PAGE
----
Backlash against big four
FED up with rising interest rates, a growing number of home owners are escaping the stranglehold of the big four banks by signing mortgages with smaller financial institutions.
Australian Prudential Regulatory Authority figures show that in 2011 the number of new mortgages signed at smaller banks grew by 14.8 per cent. New mortgages taken out with the big four - Westpac, Commonwealth Bank, ANZ and National Australia Bank - grew 7.8 per cent.
The trend indicates a growing public frustration with the major banks - especially Westpac, which despite posting a record profit of $6.3 billion for the year to September 2011, announced staff cuts last month and, along with ANZ, an unexpected interest rate rise on Friday.
Illustration: Matt Golding
The vitriol and criticism towards Westpac has sent the bank into damage control, with negative comments posted on its Facebook page over the past week being deleted within minutes, prompting accusations the bank is on a ''propaganda campaign''.
In a further clampdown, Westpac has introduced a new social media policy that bans full-time staff and contractors from disparaging their employer on sites such as Facebook and Twitter. Staff who fail to comply with the bank's strict guidelines could face dismissal or legal action.
A Westpac spokeswoman yesterday did not deny that the bank was censoring its social media sites by removing negative commentary and remarks.
Politicians have also vented their anger, with Prime Minister Julia Gillard and Treasurer Wayne Swan yesterday urging customers not to simply accept the move by Westpac and ANZ to raise their interest rates independently of the Reserve Bank.
''The fact is there are better deals around and if customers are unhappy with their financial institution, I urge them to … think about changing,'' Mr Swan said. When asked if the big four banks were bastards, he said: ''They are out of touch with their customers, they are treating their customers badly.''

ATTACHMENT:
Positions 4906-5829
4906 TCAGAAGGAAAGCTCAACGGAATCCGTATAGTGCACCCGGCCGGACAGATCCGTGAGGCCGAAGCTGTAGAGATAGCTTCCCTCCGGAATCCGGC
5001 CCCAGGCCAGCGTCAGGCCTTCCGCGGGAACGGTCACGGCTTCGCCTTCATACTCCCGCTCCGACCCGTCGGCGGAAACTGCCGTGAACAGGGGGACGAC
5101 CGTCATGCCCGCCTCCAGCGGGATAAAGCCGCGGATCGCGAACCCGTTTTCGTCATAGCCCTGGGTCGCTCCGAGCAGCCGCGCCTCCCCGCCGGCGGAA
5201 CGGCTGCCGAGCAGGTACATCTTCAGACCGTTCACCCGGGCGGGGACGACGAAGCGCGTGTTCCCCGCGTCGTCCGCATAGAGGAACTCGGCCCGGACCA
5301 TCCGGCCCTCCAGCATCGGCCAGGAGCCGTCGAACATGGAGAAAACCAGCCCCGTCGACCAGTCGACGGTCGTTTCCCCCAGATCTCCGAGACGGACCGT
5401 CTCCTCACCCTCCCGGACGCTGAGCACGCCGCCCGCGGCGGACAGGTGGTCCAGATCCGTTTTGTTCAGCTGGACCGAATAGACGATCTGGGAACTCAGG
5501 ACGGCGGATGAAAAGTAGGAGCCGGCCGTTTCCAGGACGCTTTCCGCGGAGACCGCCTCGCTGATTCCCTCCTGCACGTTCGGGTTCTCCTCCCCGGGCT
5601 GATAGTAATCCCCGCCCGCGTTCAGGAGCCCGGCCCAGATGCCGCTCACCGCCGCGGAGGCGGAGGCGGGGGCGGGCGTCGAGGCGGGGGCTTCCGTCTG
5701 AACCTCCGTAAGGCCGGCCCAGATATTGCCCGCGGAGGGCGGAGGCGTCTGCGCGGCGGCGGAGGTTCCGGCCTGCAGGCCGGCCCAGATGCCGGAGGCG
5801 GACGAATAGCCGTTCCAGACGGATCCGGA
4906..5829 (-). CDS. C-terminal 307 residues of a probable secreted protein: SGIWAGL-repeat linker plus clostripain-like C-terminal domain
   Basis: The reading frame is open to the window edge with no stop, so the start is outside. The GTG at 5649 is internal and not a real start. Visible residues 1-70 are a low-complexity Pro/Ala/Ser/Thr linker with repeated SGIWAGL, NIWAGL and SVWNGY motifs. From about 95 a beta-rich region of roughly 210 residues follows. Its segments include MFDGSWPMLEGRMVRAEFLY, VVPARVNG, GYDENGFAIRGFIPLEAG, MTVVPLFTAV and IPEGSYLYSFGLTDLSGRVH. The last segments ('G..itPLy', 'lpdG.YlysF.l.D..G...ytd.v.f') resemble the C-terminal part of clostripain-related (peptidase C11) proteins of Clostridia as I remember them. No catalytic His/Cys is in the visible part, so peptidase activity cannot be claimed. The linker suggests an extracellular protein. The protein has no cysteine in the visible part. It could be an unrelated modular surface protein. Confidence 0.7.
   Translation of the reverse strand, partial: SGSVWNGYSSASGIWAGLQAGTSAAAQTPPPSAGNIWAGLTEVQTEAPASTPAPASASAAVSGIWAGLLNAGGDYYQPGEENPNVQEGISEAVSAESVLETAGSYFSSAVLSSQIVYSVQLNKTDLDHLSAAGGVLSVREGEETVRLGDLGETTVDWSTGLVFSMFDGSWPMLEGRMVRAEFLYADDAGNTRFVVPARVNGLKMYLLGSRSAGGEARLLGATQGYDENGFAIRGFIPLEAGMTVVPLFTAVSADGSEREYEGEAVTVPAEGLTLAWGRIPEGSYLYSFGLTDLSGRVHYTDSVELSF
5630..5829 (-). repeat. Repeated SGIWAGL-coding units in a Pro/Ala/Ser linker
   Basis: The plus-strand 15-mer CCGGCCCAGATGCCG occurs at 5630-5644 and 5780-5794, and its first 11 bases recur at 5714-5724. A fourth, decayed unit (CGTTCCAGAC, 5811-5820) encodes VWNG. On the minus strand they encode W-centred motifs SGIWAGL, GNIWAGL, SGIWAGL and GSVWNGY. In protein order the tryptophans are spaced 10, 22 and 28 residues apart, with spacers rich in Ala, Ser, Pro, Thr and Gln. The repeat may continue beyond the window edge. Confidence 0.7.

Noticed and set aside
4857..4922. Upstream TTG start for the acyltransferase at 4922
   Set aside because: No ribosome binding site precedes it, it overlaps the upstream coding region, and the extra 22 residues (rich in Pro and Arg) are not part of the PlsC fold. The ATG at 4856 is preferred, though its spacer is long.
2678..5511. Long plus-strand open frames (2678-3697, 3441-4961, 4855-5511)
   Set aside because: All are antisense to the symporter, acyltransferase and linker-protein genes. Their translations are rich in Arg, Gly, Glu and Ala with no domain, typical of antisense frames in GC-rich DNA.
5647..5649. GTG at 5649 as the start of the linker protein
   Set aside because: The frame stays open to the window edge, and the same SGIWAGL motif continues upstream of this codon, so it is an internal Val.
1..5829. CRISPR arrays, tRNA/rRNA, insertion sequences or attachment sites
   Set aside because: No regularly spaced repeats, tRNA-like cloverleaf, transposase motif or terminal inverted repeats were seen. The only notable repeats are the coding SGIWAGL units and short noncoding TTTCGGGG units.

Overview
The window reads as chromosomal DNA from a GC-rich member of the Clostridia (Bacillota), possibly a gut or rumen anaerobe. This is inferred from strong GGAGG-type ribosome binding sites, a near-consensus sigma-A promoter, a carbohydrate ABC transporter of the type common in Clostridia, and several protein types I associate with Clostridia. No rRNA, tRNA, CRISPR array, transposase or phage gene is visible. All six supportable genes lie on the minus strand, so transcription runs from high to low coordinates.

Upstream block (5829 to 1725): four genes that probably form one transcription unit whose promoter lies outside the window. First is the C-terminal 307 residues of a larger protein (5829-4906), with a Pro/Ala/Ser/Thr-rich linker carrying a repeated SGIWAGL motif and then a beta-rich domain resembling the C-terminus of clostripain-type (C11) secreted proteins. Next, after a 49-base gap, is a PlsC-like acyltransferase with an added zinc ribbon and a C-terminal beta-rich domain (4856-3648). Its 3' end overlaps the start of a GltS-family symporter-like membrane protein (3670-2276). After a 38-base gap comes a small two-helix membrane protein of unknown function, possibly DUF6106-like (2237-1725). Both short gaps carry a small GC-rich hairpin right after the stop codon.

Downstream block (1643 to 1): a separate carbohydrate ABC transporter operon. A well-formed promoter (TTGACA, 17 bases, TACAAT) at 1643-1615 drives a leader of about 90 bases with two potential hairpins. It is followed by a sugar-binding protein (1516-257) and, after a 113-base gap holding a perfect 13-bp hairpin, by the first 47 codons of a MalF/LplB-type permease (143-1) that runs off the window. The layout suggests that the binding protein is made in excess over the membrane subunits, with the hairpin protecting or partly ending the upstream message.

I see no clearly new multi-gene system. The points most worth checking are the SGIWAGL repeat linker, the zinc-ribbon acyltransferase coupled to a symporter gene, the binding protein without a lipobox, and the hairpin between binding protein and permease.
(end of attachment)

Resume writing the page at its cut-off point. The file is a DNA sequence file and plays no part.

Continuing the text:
The major banks hold about 90 per cent of the home loan market - they have a combined mortgage book of $586.5 billion - but Treasury estimates the value of the mortgages held by the smaller banks has grown by $9.7 billion. Ms Gillard reminded customers that since the federal government's ban on mortgage exit fees came into effect last July, it had ''never been easier'' to switch banks.
Commonwealth Bank and NAB are yet to announce whether or not they too will raise their rates, but a NAB spokesman said it was committed to having the ''lowest standard variable home loan rate of the major banks''.
The Commonwealth echoed the line that its rates were under review, as did the Bendigo and Adelaide Bank.
Only the Bank of Queensland said it would keep its standard variable home loan interest rates steady.
AMP Capital chief economist Shane Oliver said it was likely other banks would take Westpac's and ANZ's lead.
''When one moves, the others tend to follow,'' he said.
''The last thing Australia needs right now is mortgage rate increases and that's what we've ended up with.''
Housing Institute of Australia managing director Shane Goodwin blasted the banks' decision, deeming it ''unjustifiable'' and a ''huge blow to confidence''. Westpac and ANZ, however, argue the rate rises were needed because they are facing higher costs as a result of increased competition for new deposits.
But Westpac's censorship of social media is a sign of its increasing sensitivity to criticism, following fury over its decision to retrench up to 560 local staff, and now raise rates.
Westpac has defended the practice, claiming that ''partisan views'' could deter customers from researching financial products promoted on the sites.
The Financial Sector Union has responded by establishing a rival Facebook page, which provides a forum for staff and customers to vent their anger.
The Westpac spokeswoman did not deny that comments had been removed from the company's website, but said all feedback was circulated to senior management. With
with STEPHEN CAUCHI